A small cargoship built during the 'Swinging Sixties' when The Beatles were on the scene and the Hovercraft entered English Channel service, arrived into Dublin Port last week with a project cargo, writes Jehan Ashmore.
The veteran vessel, Saturn completed (as Wilma Frank) in 1966 by NV Scheepswerft in Foxhol, the Netherlands, had loaded the project cargo, a transformer in Szczecin, Poland.
The delivery voyage from the Baltic Sea port and through the English Channel, however was delayed due to severe weather conditions blasting Ireland and the UK.
Afloat tracked the Saturn take shelter in Torquay Bay, Devon due to prevailing north-westerly winds. It was not until Thursday of last week, that the cargoship, measuring only 53.6m in length and a 9.3m beam arrived in Dublin Port.
On the quayside at Ocean Pier, Alexandra Basin, heavy-lift cranes operated by Doyle Shipping Group (DSG) were tasked in unloading the transformer. The lift operation involving a pair of cranes hoisted the 120-tonne transformer from the cargoship's hold and safely ashore at Berth 33.
On completion of discharging, Saturn set a course around Scotland while in ballast. Four days later the ship arrived in Sunderland, UK on the North Sea. The ship has since departed (with a stabiliser as cargo) and is currently in the North Sea bound for the Orskov Shipyard in Frederikshavn, Denmark.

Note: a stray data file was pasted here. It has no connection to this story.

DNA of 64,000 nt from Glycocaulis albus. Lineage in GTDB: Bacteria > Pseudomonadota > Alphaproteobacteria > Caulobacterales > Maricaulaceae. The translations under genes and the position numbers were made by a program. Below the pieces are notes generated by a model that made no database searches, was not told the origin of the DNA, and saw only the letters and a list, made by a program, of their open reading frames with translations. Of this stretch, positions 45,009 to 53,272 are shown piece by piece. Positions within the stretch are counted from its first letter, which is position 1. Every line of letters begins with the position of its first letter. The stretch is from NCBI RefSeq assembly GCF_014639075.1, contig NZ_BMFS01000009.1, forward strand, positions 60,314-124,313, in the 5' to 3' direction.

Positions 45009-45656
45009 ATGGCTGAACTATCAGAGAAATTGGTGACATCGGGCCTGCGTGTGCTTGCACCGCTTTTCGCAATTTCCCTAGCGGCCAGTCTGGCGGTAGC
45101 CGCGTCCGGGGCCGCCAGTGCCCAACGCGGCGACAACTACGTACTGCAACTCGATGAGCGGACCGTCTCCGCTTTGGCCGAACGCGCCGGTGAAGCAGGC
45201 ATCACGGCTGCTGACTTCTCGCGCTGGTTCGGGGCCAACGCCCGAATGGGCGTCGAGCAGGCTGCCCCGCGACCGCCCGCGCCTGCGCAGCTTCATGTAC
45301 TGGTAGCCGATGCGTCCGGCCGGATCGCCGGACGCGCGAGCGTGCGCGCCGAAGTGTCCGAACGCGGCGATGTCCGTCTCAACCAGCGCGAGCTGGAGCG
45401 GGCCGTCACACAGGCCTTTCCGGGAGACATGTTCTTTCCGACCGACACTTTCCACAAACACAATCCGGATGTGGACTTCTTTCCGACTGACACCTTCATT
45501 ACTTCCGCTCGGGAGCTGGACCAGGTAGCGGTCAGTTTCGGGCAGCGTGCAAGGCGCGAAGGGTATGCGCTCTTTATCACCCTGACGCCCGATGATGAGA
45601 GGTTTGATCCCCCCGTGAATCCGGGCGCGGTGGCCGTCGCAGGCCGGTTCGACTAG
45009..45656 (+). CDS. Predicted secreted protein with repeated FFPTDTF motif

The ship's manager, Afloat has identified as Nørresundby Rederi & Shipping A/S located in Aalborg in the north of the Nordic nation. At only 627 in gross tonnage, the cargoship in today's shipping industry would be regarded as diminutive yet despite this it is pleasing to note this cargoship still trades on.
Saturn represents a rare survivor of a such a ship that were commonplace in decades past when operated as 'coasters'. Such vessels traded along coasts calling in between ports of the same country and or addition on short-sea distances to neighbouring nations.